Plant Health

​​​​​The Department of Agriculture and Water Resources works with its stakeholders to maintain and improve plant health in Australia.

Plant health is critical to the:

  • long-term viability of Australia’s agricultural cropping, horticultural and forestry industries
  • protection of the environment
  • sustainability of animal-based industries.

To keep up to date with our work to protect Australia’s plant health subscribe to our free online newsletter Biosecurity Matters.

Favourable plant health status

Australia has a favourable plant health status, being free from many of the damaging plant pests that occur in other countries. Favourable plant health status helps Australia to maintain and gain access to new domestic and international markets for plants and plant products.

Supporting access to premium markets by improving biosecurity surveillance and analysis in Australia and in our region is a key priority of the Australian Government’s Agricultu​ral Competitiveness White Paper.

Australia's plant health system

We maintain and improve Australia’s favourable plant health status through a nationally coordinated plant health system. This system helps to protect Australia's plant industries and environment from the effects of economically important:

Our plant health system aims to minimise the effects of pests, diseases and weeds should they be detected in Australia or in our region by building surveillance and diagnostic capability and capacity and managing emergency preparedness and response arrangements.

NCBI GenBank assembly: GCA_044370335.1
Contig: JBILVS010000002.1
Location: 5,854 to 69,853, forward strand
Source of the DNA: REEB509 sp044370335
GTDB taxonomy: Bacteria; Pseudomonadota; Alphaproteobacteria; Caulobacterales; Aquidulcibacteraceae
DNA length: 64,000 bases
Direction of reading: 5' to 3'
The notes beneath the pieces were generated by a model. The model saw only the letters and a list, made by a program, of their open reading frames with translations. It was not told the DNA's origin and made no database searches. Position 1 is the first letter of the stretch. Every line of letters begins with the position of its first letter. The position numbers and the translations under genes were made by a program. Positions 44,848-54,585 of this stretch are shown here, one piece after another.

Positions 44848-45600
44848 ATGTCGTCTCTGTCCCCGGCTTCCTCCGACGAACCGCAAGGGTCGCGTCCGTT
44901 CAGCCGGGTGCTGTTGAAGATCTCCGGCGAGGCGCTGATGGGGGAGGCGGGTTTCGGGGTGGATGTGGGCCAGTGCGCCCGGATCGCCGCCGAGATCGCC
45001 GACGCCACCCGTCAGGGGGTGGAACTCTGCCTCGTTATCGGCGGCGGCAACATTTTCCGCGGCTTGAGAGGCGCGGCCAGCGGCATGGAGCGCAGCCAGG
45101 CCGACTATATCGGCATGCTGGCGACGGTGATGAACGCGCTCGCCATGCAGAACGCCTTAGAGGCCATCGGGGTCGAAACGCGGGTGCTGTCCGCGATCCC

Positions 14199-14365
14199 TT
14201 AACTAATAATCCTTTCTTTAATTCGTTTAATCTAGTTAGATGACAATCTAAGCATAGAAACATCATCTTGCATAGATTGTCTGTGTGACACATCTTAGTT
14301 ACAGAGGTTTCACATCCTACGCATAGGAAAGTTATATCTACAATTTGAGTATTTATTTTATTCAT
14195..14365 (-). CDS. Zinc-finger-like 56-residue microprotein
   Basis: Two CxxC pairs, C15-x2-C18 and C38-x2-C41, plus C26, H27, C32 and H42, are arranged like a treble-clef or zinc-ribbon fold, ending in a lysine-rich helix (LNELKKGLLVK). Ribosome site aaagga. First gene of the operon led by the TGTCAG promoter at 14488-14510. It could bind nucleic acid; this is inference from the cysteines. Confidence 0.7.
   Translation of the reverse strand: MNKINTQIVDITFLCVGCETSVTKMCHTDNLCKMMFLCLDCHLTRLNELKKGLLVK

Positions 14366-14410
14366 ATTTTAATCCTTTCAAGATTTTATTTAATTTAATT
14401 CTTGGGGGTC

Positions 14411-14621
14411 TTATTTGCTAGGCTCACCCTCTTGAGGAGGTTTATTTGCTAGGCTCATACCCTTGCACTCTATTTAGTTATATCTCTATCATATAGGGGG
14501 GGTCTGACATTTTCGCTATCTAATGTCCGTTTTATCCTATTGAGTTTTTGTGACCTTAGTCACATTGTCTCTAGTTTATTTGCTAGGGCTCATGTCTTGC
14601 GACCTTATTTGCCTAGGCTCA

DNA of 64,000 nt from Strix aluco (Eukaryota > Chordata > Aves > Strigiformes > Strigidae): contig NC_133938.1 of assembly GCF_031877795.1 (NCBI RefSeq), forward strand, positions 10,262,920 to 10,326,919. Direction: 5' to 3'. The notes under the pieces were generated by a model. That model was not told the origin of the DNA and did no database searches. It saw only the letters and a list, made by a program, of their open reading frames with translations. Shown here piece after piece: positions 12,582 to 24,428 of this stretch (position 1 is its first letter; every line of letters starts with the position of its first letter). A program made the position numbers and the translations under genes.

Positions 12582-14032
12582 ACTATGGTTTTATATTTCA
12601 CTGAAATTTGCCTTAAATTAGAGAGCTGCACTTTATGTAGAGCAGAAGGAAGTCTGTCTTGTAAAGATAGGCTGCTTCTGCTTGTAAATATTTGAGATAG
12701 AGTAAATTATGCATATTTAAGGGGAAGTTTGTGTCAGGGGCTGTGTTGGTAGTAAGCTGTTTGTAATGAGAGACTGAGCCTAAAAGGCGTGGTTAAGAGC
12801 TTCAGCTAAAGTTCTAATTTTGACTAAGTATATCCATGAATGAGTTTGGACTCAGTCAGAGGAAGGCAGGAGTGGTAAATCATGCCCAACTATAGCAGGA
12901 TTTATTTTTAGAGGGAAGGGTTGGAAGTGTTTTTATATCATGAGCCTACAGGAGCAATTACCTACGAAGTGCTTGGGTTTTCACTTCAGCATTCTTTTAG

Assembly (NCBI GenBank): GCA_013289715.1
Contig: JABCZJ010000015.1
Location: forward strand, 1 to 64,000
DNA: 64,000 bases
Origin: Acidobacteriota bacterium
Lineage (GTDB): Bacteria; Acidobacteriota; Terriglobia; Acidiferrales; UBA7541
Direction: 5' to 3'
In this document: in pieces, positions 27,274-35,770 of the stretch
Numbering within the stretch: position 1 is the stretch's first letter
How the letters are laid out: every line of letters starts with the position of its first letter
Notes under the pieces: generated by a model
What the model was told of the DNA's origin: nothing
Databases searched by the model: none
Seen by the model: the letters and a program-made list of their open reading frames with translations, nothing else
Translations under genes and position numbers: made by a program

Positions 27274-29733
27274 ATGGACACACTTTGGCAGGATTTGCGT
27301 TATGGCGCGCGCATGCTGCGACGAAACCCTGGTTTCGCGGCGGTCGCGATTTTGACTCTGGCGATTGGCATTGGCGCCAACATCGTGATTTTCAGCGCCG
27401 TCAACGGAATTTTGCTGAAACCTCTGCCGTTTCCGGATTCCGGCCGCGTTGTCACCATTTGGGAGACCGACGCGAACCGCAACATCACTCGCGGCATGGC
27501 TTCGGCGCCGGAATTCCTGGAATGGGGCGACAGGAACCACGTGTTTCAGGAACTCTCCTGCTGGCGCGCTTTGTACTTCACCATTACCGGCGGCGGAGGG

Strengthening surveillance

Through the White Paper the government is investing $200 million over four years as part of strengthening biosecurity surveillance and analysis to better target critical biosecurity risks and support market access.

We are working with our near neighbours, industry and the community to better target surveillance for the National Priority Plant Pests, as well as other unwanted pests, diseases and weeds.

Earlier detection of these pests means lower costs of eradication through emergency preparedness and response arrangements.

National citrus and forest biosecurity surveillance programs 

Through the White Paper investment in strengthening surveillance, the department is working with the Australian Forest Products Association, Citrus Australia, and Plant Health Australia to establish dedicated industry surveillance programs.

These programs will help industries to implement the National Citrus Biosecurity Surveillance Strategy 2018-2028 and the National Forest Biosecurity Surveillance Strategy 2018-2023.

A National Forest Biosecurity Surveillance Group will oversee the investment in forestry surveillance with a National Forest Biosecurity Surveillance Coordinator based in Bunbury, Western Australia. The coordinator will liaise with industry, state governments and other forest industry stakeholders.

A steering committee will also oversee the citrus surveillance program, with a National Citrus Surveillance Coordinator to work directly with growers.

International and domestic movements

We work with the import cargo and shipping industry to strengthen Australia’s biosecurity.

We undertake biosecurity risk analyses to: